-By Warner Todd Huston
If you're looking for some expert commentary on the Illinois primaries, Fox Business Network will be providing up-to-the-minute coverage tonight anchored by the inimitable Neil Cavuto. The coverage will kick off at 7PM and will feature Jeff Flock here on the ground in Chicago.
FBN’s Neil Cavuto has been covering the primaries quite extensively. Cavuto has even chided his rival cablers for practically ignoring the primaries, saying that he has been surprised at how "competitors drop the ball" on their coverage. He feels viewers deserve more.
I see rival networks giving a perfunctory, ‘So and so won this primary,’ and then they’re back to a Teflon commercial, or they’re running a seven-year-old special, and I think I owe my viewers more. I think that they deserve more. People are into this. And we as a financial network owe it to (our viewers to) be into this ourselves.
For his part, reporter Jeff Flock provided some of his analysis on the GOP filed from which Illinois will choose this primary election day.
"If you are a deficit hawk there is not much difference between the three front runners. Romney, Santorum and Gingrich all push lower taxes, spending cuts and changes to the Social Security and Medicare programs," Flock said. "All would, by most economist's measures, add trillions to the deficit over the next decade. Only Ron Paul's plan would cut the deficit over time."
Flock says that Romney will appeal quite a lot to the business class.
If business acumen is what you seek, it's hard to make a case against Romney with his service turning companies around at Bain Capital. If you believe manufacturing is the backbone of the economy, Rick Santorum wants specific incentives for that sector. If you feel that overseas involvements have been the real economic budget buster, Ron Paul is the obvious choice as he would bring troops home and cut spending there. All four have criticized the hikes in personal and corporate tax rates in Illinois. Romney's economic plans seems to strike the best balance between spending cuts and modified tax policy. If the economy is your number one issue, it's hard to make a case that the former CEO, governor and president of an enormously successful US Winter Olympics is not the most qualified of the field.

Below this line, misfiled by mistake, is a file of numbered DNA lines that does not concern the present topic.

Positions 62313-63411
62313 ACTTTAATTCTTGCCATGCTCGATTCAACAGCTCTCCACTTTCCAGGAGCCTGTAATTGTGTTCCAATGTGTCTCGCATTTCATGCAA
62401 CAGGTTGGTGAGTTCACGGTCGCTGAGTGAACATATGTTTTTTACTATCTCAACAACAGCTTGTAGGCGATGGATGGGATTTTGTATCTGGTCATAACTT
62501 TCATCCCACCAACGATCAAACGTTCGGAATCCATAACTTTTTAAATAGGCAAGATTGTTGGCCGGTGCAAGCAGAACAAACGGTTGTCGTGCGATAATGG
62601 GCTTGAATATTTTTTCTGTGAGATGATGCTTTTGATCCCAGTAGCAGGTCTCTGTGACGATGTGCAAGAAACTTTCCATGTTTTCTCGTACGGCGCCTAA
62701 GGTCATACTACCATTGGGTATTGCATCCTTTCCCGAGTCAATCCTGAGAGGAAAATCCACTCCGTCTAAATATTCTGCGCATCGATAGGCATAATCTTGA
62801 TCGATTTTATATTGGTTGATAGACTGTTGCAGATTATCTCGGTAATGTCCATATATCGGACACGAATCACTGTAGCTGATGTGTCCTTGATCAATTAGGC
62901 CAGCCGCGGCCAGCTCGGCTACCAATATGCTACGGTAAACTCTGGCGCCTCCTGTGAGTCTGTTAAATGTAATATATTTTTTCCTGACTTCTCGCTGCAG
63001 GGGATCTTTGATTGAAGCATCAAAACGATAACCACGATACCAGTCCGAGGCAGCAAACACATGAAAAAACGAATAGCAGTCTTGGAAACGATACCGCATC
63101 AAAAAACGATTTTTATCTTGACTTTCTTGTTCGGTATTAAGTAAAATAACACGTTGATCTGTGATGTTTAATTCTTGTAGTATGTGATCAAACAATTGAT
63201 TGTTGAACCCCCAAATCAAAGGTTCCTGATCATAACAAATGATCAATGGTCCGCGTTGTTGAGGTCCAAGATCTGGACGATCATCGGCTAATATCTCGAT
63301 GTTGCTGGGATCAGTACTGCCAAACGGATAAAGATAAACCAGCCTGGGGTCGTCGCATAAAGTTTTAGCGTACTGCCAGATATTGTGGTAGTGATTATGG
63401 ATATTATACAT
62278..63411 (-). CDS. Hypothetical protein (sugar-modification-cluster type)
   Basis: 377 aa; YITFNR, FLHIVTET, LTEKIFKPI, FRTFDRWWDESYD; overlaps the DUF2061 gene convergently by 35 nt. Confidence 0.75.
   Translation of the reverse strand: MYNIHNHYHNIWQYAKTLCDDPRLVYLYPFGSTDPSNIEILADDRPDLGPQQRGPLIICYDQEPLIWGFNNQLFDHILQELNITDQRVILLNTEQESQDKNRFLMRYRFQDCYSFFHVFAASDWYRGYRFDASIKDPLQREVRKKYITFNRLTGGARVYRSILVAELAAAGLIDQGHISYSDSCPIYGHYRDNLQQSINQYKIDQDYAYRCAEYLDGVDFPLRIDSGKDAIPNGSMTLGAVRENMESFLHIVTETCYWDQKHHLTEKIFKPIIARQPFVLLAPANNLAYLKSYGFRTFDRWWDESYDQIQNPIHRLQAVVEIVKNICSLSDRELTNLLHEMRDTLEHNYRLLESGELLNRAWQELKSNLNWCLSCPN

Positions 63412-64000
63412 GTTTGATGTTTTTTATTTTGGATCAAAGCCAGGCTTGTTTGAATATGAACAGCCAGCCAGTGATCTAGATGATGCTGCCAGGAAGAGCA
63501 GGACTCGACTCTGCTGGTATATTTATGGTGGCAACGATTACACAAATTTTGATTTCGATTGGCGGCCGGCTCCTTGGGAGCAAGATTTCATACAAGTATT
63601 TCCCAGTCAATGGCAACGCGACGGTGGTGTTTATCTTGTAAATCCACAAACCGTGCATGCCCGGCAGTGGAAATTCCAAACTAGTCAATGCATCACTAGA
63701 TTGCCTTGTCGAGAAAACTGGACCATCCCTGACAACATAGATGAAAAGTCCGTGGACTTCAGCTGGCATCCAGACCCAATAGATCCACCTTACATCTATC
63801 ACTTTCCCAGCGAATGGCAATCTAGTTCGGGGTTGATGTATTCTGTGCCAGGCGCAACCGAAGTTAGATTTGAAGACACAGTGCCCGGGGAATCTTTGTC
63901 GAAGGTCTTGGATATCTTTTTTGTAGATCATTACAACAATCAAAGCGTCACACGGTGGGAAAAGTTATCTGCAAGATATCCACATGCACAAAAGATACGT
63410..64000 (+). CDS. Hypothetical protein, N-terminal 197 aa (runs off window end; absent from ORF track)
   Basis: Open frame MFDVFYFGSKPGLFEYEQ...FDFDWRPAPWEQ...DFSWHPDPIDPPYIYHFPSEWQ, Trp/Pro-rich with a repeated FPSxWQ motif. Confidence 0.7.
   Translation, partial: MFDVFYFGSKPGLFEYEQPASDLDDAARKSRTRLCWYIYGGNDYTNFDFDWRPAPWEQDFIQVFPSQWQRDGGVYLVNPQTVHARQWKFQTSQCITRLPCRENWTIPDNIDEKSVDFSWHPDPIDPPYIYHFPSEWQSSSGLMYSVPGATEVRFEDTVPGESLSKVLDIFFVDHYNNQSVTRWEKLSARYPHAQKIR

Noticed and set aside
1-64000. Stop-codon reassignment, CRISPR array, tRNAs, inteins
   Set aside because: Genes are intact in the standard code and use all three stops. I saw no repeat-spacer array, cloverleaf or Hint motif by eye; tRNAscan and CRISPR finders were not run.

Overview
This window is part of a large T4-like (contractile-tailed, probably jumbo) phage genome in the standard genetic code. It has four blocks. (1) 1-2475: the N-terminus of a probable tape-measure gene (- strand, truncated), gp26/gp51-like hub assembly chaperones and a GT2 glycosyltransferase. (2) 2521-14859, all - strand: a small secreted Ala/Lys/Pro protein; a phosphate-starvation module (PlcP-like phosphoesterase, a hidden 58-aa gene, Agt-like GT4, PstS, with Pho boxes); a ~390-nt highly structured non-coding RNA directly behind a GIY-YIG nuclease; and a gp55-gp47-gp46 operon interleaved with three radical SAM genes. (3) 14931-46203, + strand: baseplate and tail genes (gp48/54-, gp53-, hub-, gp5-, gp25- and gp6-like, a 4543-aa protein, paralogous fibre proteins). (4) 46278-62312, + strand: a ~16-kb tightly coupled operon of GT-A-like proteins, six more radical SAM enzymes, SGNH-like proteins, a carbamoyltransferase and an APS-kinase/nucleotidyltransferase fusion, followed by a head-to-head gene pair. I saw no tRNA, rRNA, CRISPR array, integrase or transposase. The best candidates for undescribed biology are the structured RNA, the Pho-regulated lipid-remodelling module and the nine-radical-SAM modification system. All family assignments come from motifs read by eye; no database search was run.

As I discussed on Monday, Illinois has a different sort of primary election. Here we vote for the "beauty contest," the fellows at the top of the ticket, but we also directly elect the candidate's delegates to the convention. So, when you vote for the one candidate you want to be our nominee, you also have to go down ballot and vote for his delegates.
As I noted, Flock also notes; Rick Santorum has a problem.
But a vote for the candidates doesn't guarantee they get any closer to the nomination. You must vote for a Romney delegate if you want Romney to actually get a vote at the Tampa convention. Rick Santorum is on the ballot but has not fielded a full slate of delegates, so even if he wins the beauty contest or gets more votes in a particular district his voters may not be able to actually get to vote for one of his delegates.
Flock notes that if you live in Illinois Congressional Districts 4, 5, 7 or 13 and you are a non-Romney voter, you may have to get creative.
Only in Illinois is it possible to vote for one candidate in the popular vote and then vote for delegates of another. For example, to most help Santorum: cast a ballot for him in the popular vote and then pick Gingrich delegates. That would serve to deny Romney delegates while still expressing your preference for Santorum. Yes, it is legal.
And what are the possible outcomes Flock sees?
Be prepared for multiple winners. If Romney gets more delegates he is sure to claim victory. But if Santorum wins or even gets close in the popular vote he'll continue to make the point that Romney may have the money and the organization, but not the power to inspire.
Be sure and tune into Fox Business Network tonight starting at 7PM for your Illinois Primary coverage.